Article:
Marsters' degree of difficulty with UAE rugby

UAE national team coach Wayne Marsters faces a tricky situation. With his lean side just coming off the Emirates Dubai Rugby Sevens, they now face three Test matches in the span of seven days. 'We will definitely be using a rotation policy this week,' Marsters says.

UAE coach Wayne Marsters may look to integrate Emirati players into the national team for the Emirates Cup of Nations matches at The Sevens. The national team play Hong Kong on Saturday.
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Given that Gulf rugby has historically survived on the goodwill of a few good men, the prospect of playing three Test matches in the space of seven days is an ambitious one.

Imagine the fuss that tier one nations would kick up if they were faced with such a workload at a World Cup.

And most of those top sides have a bottomless pit of players to pick from.

In the final year of the Arabian Gulf, the then chairman of the union calculated that there were approximately 60 players of anywhere near the requisite standard eligible for selection.

That number was then slashed further when the collective union was devolved and split into individual nations at the end of 2010.

If the UAE can field the bare 15, with a couple of players on the replacements' bench to help out, by the time they face Kenya in the last of their three matches in the Emirates Cup of Nations in a week's time, they will have done well.

The UAE can only benefit from having more exposure to international rugby, but this week's four-nation tournament could be as much of a burden as a boon.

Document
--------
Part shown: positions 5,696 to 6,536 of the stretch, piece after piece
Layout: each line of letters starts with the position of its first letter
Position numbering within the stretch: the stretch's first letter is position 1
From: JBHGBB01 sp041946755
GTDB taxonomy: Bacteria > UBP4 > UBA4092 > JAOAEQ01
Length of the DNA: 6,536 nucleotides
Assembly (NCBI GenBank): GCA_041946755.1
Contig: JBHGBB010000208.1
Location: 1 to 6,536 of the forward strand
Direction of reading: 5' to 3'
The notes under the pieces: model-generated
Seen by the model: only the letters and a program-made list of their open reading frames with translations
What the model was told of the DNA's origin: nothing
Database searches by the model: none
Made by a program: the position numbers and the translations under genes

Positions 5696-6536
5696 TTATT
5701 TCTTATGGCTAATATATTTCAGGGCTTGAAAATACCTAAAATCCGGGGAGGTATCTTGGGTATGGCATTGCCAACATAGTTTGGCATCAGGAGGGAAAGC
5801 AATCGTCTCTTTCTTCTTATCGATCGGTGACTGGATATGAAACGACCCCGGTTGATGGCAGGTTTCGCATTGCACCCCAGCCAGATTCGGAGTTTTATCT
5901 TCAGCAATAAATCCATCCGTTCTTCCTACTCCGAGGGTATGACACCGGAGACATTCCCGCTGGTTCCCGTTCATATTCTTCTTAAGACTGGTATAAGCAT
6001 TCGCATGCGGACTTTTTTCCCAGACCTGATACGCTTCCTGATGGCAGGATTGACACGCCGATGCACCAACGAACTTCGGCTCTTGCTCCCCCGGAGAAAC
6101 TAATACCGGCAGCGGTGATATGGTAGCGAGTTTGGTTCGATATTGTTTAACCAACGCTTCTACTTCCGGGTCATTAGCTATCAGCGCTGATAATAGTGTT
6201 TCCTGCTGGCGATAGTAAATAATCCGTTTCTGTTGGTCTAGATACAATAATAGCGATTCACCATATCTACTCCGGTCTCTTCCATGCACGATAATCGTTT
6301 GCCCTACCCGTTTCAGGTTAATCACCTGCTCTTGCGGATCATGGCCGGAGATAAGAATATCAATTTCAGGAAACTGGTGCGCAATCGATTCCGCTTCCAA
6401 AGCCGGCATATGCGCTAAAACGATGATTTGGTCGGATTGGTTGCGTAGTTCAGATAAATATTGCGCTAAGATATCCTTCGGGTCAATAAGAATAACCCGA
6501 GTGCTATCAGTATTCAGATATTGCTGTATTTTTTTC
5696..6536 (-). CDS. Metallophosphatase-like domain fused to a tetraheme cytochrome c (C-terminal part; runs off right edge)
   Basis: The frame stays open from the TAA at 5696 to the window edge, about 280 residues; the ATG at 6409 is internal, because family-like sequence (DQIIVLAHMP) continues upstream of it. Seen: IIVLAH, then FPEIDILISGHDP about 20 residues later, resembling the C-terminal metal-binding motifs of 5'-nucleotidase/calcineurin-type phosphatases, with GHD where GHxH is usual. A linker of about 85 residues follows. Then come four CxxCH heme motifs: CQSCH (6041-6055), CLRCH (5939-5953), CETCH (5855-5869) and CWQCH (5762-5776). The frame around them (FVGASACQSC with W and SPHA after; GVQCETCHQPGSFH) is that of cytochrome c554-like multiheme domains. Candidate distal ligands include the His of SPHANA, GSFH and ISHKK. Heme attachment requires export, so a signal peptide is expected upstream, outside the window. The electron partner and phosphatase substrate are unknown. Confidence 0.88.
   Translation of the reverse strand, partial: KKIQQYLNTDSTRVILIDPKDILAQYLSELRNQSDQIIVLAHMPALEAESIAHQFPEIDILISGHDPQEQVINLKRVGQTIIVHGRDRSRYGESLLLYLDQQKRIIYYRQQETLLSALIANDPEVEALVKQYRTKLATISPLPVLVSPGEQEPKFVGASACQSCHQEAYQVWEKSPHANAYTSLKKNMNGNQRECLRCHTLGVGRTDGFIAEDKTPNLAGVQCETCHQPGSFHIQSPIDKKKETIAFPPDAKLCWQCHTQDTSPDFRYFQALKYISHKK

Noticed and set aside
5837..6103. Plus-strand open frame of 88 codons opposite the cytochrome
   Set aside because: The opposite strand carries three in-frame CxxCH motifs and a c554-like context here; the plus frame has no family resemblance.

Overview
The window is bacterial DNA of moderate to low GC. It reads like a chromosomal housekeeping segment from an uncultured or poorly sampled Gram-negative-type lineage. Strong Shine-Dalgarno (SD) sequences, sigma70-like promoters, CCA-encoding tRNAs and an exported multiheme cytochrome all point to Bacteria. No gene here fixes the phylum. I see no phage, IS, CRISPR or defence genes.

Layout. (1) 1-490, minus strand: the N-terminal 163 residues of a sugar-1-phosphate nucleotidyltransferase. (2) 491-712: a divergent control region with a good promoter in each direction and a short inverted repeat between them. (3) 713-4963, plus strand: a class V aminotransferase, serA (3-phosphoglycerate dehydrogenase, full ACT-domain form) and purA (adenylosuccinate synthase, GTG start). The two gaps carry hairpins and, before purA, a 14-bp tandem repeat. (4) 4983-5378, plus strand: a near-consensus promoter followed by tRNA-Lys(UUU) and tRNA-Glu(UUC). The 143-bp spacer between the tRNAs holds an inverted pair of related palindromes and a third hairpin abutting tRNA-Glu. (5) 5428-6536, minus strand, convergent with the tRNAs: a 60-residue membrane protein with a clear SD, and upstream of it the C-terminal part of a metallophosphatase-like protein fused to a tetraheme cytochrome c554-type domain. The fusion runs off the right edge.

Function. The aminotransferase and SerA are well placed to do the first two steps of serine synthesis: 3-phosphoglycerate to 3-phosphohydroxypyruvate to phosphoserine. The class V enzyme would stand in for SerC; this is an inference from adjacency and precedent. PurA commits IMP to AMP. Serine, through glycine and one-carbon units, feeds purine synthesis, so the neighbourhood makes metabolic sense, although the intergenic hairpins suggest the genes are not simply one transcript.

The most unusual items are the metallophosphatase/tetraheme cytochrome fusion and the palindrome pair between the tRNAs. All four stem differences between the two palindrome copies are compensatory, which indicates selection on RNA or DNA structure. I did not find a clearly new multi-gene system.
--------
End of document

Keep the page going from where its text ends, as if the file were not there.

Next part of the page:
"It has been a fine balancing act," said Wayne Marsters, who has been tasked with overseeing the national sevens and XVs sides, as well as his day duties, since taking over as the UAE rugby manager in October. "We will definitely be using a rotation policy this week."

The fact this week's competition follows so swiftly on from the Dubai Rugby Sevens has provided a further logistical challenge.

So far, the national team have had just two sessions with both the backs - who made up the majority of the sevens squad - and the forwards in the same place at the same time.

Marsters faces a tough task melding the two together into one cohesive unit in time for their matches at The Sevens in Dubai against Hong Kong on Saturday, Brazil on Tuesday and Kenya on Friday.

"The game plan will be a very simple one," Marsters said.

"The big lads have been training on their own for seven weeks, and there have been a lot of handshakes, with the forwards introducing themselves to the backs.

"We have got a core of experienced forwards, but having said that we will be giving out a number of first caps this week.

"A lot of new guys will be getting their shot."